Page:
GANGSTA photo
Gangsters have feelings too
GANGSTA continues to entertain week on week and this week is no different. I was going to write about how it still continues the trend of being slightly too vague to follow coherently until I gave up midway through my fi...

Annotated Anime: The Disappearance of Nagato Yuki-Chan episode 11

Aug 10 // Anthony Redgrave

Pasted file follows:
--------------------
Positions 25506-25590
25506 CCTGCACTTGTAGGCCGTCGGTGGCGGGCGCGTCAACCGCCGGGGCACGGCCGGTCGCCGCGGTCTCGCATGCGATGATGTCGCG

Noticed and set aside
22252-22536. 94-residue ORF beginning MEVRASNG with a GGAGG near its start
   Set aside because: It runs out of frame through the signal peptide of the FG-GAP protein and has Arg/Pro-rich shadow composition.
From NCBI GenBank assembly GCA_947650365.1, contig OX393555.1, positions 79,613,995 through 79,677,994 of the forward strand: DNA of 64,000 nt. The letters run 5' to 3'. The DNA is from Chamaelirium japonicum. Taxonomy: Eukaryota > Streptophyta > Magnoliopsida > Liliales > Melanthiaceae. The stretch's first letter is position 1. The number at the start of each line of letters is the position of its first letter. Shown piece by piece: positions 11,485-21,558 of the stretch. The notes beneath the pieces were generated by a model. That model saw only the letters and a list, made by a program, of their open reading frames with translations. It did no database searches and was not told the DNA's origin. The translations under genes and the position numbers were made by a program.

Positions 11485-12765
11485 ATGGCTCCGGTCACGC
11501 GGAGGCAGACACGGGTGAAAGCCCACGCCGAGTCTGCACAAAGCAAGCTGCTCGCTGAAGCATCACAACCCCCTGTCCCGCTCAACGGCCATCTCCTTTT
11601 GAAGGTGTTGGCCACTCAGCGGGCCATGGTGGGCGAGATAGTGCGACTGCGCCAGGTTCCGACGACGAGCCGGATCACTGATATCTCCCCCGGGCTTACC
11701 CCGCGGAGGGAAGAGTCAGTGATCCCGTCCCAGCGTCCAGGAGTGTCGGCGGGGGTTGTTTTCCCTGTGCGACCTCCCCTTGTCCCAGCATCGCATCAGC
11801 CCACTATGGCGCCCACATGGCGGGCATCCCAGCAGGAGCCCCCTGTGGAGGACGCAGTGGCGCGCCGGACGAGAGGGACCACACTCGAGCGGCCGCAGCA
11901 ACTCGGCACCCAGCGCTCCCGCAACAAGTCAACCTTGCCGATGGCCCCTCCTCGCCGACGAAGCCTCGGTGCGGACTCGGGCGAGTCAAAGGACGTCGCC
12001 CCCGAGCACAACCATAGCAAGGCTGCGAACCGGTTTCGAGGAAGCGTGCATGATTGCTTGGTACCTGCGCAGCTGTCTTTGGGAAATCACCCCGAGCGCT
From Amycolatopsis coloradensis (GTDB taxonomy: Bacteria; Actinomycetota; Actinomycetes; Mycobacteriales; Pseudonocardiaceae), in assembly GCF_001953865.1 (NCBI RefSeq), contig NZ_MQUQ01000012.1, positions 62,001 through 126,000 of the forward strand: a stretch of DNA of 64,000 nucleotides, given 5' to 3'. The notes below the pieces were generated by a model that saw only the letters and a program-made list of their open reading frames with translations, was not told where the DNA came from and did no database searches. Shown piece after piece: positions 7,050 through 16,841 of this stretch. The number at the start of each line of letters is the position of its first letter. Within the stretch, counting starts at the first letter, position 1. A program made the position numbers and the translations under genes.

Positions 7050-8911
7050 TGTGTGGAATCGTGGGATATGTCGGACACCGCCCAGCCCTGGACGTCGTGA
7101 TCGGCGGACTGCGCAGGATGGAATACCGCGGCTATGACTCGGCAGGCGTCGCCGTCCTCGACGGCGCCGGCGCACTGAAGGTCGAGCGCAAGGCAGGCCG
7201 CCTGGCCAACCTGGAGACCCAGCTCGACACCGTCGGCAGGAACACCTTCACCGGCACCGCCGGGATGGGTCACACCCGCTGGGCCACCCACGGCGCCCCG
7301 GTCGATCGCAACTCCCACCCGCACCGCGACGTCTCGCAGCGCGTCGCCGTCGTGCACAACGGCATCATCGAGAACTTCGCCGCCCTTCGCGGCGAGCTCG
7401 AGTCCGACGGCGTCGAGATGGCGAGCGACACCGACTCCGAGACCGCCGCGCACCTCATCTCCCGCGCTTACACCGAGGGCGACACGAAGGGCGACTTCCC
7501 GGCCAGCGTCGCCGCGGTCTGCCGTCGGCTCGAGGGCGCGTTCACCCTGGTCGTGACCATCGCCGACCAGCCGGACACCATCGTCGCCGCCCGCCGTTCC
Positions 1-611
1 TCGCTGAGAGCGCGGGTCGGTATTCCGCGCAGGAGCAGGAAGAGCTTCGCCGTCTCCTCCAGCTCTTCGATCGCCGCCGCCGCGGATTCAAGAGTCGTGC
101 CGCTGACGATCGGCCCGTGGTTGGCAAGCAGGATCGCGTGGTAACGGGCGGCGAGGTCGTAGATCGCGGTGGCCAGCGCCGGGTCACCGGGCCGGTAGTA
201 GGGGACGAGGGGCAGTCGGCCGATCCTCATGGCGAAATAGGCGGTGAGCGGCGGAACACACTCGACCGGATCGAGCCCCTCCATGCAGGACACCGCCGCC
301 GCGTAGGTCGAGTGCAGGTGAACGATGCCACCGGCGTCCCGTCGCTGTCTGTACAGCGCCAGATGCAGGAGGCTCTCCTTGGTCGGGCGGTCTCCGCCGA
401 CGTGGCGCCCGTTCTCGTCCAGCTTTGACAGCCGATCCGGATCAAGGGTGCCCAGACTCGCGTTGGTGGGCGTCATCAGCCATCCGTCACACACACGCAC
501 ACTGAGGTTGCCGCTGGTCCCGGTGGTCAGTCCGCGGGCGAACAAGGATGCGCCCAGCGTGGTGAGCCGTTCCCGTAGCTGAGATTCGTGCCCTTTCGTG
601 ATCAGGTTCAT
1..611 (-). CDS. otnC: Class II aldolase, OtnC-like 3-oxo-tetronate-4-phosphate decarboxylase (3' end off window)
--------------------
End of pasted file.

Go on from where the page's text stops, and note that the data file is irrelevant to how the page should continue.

The episode opens with a recap of last episode narrated by Nagato (H) in a similar manner as Endless Eight, lots of reused footage with different framing. We learn that Nagato (H) is aware she has hi-jacked Nagato (D)'s body but is having problems with the memory side of things. Fortunately, she is still in tune with Nagato (D)'s feelings and can act accordingly when interacting with Kyon and Asakura. Mother bird Asakura takes this news very well considering her friend has a completely new personality and chooses to treat the new Nagato in the same way as Nagato (D) until Nagato (D) resurfaces. With the blessings from the hospital, Nagato (H) is discharged to continue treatment at home and attempts to live the life of the previous Nagato (D). See what I mean by confusing. The first quarter of the episode has the same muted tone as last episode to match Nagato's new personality. The next half is more in line with the fluffy slice of life comedy expected from the show complete with comedic facial reactions and friendly smiles to counter hardships. However, the elephant in the room prevents the show from recapturing the spirit of a high school rom-com. Nagato is no longer Nagato so the beats and timing of each gag take a pause to see whether Nagato (H) would react the same as Nagato (D). In this way, the show does a grand job in exemplifying the disappearance part and how it affects the characters on the show. I think introducing Nagato (H) was a good choice. A lot of the romantic elements in anime tend not to lead anywhere and constant hinting/ near misses puts me in the frustrating situation of wishing the show would shit or get off the pot. Another 9 episodes of will they/won't they would get old unless it was backed up with some solid comedy, so introducing a familiar face helped mix things up. [Watch The Disappearance of Nagato Yuki-chan on FUNimation!] The episode opens with a recap of last episode narrated by Nagato (H) in a similar vein as Endless Eight, lots of partially reused footage with different framing. We learn that Nagato (H) is aware that she has hi-jacked Nagato (D)'s body but is having problems with the memory side of things. Fortunately, she is still in tune with Nagato (D)'s feelings and can act accordingly when interacting with Kyon and Asakura. Mother bird Asakura takes the news very well considering her friend has a completely new personality and opts to treat Nagato (H) in the same way as Nagato (D) until Nagato (D) resurfaces. With the blessings from the hospital, Nagato (H) is discharged to continue treatment at home and attempts to live the life of the previous Nagato (D). The first quarter of the episode follows the same muted tone as last episode to convey the tone of uneasiness of Asakura and Kyon to Nagato's new personality now that they have deduced it is no longer Nagato (D). The next half is more in line with the fluffy slice of life comedy expected from the show with facial reactions to dramatic situations and friend's supporting each other emotionally. However, the elephant in the room prevents the show from recapturing the spirit and feel of the whimsical nature of a high school romcom. Nagato is no longer Nagato so the beats and timing of each gag take a pause to see whether Nagato (H) would react the same as Nagato (D). In this way, the show does a grand job in exemplifying the disappearance part and how it affects the characters on the show. I think introducing Nagato (H) was a good choice for the show. A lot of the romantic elements in anime tend not to lead anywhere and constant hinting/ near misses puts me in a frustrating situation wishing the show would shit or get off the pot. Another 9 episodes of will they/won't they would get old unless it was backed up with some solid comedy so introducing a familiar face helped mix things up.